Thursday, September 6, 2012


quondam [ˈkwɒndəm] adv.

1.) At one time, formerly, heretofore, ‘whilome’. rare.

quondam [ˈkwɒndəm] n.

1.) The former holder of some office or position; one who has been deposed or ejected.

quondam [ˈkwɒndəm] adj.

1.) That formerly was or existed: of persons (the most frequent use), things, qualities, etc. (O.E.D. 2nd Ed.).

Etymology: Latin, from quom, when.

"— Hector: Who must we answer?
— Aeneas: The noble Menelaus.
— Hector: O you, my lord? By Mars his gauntlet, thanks!
Mock not that I affect the untraded oath;
Your quondam wife swears still by Venus' glove.
She's well, but bade me not commend her to you.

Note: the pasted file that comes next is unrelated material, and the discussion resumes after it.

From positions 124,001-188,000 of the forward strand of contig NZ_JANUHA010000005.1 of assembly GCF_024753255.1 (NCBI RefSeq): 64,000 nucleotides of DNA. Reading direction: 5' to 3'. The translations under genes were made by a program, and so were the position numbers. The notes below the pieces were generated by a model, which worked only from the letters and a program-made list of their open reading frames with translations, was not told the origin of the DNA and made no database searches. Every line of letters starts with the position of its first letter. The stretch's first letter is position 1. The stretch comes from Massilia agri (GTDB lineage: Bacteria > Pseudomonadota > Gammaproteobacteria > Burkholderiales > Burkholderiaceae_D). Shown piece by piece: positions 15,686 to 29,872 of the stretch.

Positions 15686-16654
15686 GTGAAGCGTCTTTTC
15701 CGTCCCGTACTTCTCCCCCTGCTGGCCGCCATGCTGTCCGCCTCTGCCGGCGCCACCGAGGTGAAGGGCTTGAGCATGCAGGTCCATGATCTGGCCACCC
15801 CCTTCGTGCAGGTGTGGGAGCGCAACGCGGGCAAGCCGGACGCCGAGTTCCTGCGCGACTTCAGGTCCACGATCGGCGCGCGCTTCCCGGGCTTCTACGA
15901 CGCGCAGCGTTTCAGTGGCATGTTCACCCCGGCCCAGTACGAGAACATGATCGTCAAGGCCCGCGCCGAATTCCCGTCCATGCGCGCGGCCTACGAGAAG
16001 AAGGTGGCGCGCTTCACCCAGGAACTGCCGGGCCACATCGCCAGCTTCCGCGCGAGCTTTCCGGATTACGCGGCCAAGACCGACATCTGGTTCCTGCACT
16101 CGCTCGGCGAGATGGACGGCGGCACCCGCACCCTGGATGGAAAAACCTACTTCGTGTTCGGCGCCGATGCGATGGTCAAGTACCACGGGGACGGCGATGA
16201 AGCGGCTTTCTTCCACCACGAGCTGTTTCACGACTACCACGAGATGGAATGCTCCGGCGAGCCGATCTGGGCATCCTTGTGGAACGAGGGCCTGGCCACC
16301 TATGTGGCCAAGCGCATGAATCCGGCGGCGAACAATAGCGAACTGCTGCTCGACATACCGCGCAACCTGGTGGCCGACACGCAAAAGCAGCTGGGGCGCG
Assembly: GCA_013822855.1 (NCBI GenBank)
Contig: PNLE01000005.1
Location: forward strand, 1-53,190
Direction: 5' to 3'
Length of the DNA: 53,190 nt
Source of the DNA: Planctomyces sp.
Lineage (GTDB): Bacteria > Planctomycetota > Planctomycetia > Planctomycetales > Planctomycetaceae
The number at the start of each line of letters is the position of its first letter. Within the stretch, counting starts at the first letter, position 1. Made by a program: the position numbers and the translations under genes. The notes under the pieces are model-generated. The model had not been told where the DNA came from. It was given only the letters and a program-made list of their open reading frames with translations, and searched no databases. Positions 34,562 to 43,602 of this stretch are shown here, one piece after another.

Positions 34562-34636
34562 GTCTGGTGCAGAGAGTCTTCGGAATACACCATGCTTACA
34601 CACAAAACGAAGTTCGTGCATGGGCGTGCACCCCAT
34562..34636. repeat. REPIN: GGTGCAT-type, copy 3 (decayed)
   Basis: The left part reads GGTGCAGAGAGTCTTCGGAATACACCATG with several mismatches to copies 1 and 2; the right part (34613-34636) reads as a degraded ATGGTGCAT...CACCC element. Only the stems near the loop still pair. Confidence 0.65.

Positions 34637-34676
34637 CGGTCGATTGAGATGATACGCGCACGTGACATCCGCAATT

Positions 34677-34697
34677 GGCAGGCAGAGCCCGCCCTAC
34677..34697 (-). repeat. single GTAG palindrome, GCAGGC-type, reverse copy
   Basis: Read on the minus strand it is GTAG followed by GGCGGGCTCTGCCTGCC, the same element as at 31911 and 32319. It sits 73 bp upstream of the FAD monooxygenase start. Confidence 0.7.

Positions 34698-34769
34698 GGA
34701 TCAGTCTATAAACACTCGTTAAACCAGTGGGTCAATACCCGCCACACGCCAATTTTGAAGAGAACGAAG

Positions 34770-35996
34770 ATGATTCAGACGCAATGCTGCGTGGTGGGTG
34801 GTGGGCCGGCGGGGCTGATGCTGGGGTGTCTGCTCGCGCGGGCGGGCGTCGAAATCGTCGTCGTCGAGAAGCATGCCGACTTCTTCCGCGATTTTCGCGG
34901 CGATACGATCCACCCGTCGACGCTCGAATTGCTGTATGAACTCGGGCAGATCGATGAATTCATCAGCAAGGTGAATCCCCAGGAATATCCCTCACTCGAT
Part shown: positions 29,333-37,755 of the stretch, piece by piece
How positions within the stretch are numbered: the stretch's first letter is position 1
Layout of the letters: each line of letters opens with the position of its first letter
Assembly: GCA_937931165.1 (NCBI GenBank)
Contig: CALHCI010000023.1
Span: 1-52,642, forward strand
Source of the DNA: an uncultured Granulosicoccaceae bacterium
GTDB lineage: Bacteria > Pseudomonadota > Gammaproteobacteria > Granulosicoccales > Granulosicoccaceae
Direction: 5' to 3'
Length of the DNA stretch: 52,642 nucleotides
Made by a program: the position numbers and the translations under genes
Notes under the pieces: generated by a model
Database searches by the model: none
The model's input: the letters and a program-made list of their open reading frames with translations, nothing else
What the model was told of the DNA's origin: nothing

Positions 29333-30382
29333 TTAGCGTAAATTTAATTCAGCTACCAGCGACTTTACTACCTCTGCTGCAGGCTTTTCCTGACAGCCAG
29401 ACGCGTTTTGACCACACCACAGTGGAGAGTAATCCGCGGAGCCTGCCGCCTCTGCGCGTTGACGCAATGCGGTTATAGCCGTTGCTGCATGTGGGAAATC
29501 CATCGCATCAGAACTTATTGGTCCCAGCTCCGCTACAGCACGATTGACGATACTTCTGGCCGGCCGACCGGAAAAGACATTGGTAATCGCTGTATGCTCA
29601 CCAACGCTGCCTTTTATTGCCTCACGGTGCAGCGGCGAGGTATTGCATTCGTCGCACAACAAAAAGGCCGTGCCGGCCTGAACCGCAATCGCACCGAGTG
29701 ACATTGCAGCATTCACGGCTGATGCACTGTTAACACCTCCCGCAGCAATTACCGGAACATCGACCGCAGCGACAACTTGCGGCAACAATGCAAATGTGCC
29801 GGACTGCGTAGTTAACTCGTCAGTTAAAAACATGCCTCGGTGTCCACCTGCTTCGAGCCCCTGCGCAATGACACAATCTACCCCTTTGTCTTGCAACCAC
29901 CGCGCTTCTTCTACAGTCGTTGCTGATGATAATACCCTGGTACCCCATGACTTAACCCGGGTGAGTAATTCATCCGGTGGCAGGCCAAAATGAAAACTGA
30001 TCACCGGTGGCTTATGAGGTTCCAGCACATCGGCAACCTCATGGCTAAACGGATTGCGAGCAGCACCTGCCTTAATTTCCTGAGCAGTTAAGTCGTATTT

— Menelaus: Name her not now, sir; she's a deadly theme."
(Troilus and Cressida, William Shakespeare, 1609)

(Les Amours de Pâris et d’Hélène, Jacques-Louis David, 1788)


Meri said...

I would like to refer to Bush as our nation's quondam. I'm not sure its completely accurate because it wasn't as violent or dramatic as all of that, but it is a pretty bitchin word.

Debra She Who Seeks said...

I much prefer our modern equivalent -- "ex"

D4 said...

Interesting one. I'll end up remembering it for scrabble.

PeaceLoveandSharpies said...

Do you use these words in your everyday conversations? Cause if so, that's freaking hot, dude.

DEZMOND said...

I like the taste of the word on my tongue, Edmund, I really do.

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